Print version ISSN 0037-8682
Rev. Soc. Bras. Med. Trop. vol.45 no.2 Uberaba Mar./Apr. 2012
Franklin A. Neva (1922 2011)
Edgar Marcelino Carvalho
Universidade Federal da Bahia
Franklin A. Neva, 89, a renowned parasitologist, virologist and clinician who directed the Laboratory of Parasitic Diseases at the National Institute of Allergy and Infectious Diseases (NIAID) for 26 years, died Oct. 16, 2011. Dr Neva was born on June 8th of 1922 in Cloquet, Minnesota and received his medical degree from the University of Minnesota Medical School in 1946. After residency training at Boston City Hospital, a tour of duty with the U.S. Navy Army Medical Research Center in Cairo, Egypt, and research fellowships in virology, he became Assistant Professor and Instructor in Research Medicine at the University of Pittsburgh School of Medicine. He moved to Harvard School of Public Health as Associate Professor of Tropical Medicine in 1955, where he became Professor of Tropical Public Health in 1964. In 1969 he was recruited by the National Institutes of Health (NIH) to become the Chief of the Laboratory of Parasitic Diseases at NIAID, where he remained as lab chief and later senior scientist until his retirement in 2004.
His initial research interests, beginning in Egypt, were in urinary tract infections and typhoid fever, followed by research on viral diseases, including rubella, in which he and Thomas Weller isolated this virus. Dr. Neva was the first to describe Boston exanthem disease, an echovirus infection in children characterized by mild fever and widespread rash. His interest in parasitic infections intensified at the Harvard School of Public Health, where he explored the possibility of conducting collaborative work with scientists from Central and South America. Before moving to NIAID in 1969, he had begun to work with T. cruzi and this occasioned his spending six months in 1964 with his family in Salvador, Bahia, where he worked with Professor Aluizio Prata. At the Laboratory of Parasitic Diseases he studied the biology of parasites as well as the human immune response to parasitic infections including leishmaniasis, Chagas' disease, malaria and strongyloidiasis. Moreover, more than 20 young Brazilian investigators were trained in the Laboratory of Parasitic Diseases under his orientation or supervised by outstanding scientists he hired at NIAID, including Alan Sher, Ted Nash, Tom Nuttman and David Sacks.
Our first collaboration was in the 70's evaluating the sensitivity and specificity of a serologic test for strongyloidiasis. In the 80's Dr Neva proposed that we develop a collaboration Project on HTLV1 and strongyloidiasis. He had been one of the first investigators to describe the increased susceptibility of people infected with HTLV-1 to develop recurrent strongyloidiasis as well as disseminated strongyloidiasis. This fruitful collaboration resulted in 13 manuscripts about the immunological response and clinical consequences of the association between HTLV-1 and intestinal helminths, including: 1) characterizing the immune response in subjects infected with HTLV-1; 2) observing that the exaggerated type 1 immune response observed in HTLV-1 infection decreases the type 2 immune response to Strongyloides stercoralis; 3) demonstrating that these abnormalities were the reason for the increased susceptibility for strongyloidiasis among HTLV-1 infected subjects; 4) demonstrating that HTLV-1 decreases the efficacy of anti-parasitic drugs in patients with strongyloidiasis; 5) describing the influence of HTLV-1 in the clinical manifestations of schistosomiasis; and 6) describing the ability of helminths to modify the immunologic response in HTLV1 infected individuals. This collaboration was also one important factor in my starting the HTLV-1 multidisciplinary clinic at the Hospital Universitário Prof. Edgard Santos that has followed more than 700 HTLV-1 infected patients.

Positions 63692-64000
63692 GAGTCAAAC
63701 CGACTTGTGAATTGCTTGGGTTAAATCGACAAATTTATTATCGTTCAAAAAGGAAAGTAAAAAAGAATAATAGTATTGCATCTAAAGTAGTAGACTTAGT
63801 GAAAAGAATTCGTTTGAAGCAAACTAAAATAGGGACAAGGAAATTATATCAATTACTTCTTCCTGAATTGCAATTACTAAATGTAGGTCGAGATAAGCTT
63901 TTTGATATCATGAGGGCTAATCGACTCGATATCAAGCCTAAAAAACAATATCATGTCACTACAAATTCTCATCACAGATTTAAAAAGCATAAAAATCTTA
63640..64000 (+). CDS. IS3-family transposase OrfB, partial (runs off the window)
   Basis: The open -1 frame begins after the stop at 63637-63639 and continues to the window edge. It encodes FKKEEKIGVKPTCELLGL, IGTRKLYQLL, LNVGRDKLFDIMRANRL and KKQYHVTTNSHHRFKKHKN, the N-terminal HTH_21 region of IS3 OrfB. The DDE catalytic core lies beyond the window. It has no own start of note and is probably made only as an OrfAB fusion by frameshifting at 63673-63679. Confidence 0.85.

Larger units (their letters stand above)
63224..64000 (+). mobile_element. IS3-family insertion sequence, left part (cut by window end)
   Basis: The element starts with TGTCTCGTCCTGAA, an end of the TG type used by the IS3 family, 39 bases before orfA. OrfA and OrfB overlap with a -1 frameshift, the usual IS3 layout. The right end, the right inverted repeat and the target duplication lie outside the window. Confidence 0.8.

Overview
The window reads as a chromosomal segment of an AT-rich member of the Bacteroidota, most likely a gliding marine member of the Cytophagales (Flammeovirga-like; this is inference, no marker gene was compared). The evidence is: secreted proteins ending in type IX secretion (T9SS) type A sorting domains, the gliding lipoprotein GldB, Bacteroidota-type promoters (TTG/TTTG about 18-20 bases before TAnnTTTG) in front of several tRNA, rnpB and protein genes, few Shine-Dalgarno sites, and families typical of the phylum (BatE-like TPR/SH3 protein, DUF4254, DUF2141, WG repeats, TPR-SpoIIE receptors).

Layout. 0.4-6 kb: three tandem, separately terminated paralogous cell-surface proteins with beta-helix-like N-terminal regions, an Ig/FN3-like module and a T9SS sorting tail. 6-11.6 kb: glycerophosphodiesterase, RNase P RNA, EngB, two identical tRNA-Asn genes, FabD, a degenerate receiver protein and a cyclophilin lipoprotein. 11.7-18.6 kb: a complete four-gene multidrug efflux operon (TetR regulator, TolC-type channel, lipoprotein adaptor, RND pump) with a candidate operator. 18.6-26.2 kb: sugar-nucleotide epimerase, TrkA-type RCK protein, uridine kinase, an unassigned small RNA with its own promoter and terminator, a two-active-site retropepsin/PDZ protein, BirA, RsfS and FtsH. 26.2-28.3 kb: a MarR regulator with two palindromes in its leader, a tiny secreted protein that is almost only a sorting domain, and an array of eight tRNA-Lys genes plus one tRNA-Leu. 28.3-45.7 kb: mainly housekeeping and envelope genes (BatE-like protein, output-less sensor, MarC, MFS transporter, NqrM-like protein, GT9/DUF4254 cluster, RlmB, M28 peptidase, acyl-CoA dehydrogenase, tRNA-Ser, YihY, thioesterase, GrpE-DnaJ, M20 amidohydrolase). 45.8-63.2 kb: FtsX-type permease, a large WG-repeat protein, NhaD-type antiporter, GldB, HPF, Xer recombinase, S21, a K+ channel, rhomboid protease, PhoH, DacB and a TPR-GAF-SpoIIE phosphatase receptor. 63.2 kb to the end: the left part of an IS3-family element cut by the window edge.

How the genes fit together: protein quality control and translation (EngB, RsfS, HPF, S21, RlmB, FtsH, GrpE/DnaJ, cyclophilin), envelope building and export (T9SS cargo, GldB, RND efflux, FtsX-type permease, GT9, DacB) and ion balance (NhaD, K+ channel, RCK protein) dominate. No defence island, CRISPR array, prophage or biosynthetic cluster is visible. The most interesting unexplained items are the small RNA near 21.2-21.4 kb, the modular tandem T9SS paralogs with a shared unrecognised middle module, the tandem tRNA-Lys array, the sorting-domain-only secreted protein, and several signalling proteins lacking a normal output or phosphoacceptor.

Just as important as this excellent collaboration was the solid friendship that we built during these more than 10 years that we worked together. Dr. Neva was a kind and patient gentleman as well as a researcher who was ever passionate about improving the quality of life for patients who suffer from parasitic diseases.